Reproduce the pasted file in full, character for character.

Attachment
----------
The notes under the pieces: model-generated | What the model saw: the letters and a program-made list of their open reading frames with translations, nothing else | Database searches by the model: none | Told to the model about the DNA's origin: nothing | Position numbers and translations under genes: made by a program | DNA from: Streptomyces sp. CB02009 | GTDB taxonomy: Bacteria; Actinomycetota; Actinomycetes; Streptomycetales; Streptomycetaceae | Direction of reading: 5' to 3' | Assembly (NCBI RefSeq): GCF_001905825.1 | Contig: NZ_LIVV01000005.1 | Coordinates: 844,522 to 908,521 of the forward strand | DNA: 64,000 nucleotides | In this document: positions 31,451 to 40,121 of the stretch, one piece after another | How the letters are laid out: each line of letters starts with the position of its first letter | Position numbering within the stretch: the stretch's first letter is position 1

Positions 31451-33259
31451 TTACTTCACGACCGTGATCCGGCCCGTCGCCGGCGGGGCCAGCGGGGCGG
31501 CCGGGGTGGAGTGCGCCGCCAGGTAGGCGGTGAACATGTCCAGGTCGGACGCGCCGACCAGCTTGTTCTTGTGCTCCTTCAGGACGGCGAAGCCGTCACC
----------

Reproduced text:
The notes under the pieces: model-generated | What the model saw: the letters and a program-made list of their open reading frames with translations, nothing else | Database searches by the model: none | Told to the model about the DNA's origin: nothing | Position numbers and translations under genes: made by a program | DNA from: Streptomyces sp. CB02009 | GTDB taxonomy: Bacteria; Actinomycetota; Actinomycetes; Streptomycetales; Streptomycetaceae | Direction of reading: 5' to 3' | Assembly (NCBI RefSeq): GCF_001905825.1 | Contig: NZ_LIVV01000005.1 | Coordinates: 844,522 to 908,521 of the forward strand | DNA: 64,000 nucleotides | In this document: positions 31,451 to 40,121 of the stretch, one piece after another | How the letters are laid out: each line of letters starts with the position of its first letter | Position numbering within the stretch: the stretch's first letter is position 1

Positions 31451-33259
31451 TTACTTCACGACCGTGATCCGGCCCGTCGCCGGCGGGGCCAGCGGGGCGG
31501 CCGGGGTGGAGTGCGCCGCCAGGTAGGCGGTGAACATGTCCAGGTCGGACGCGCCGACCAGCTTGTTCTTGTGCTCCTTCAGGACGGCGAAGCCGTCACC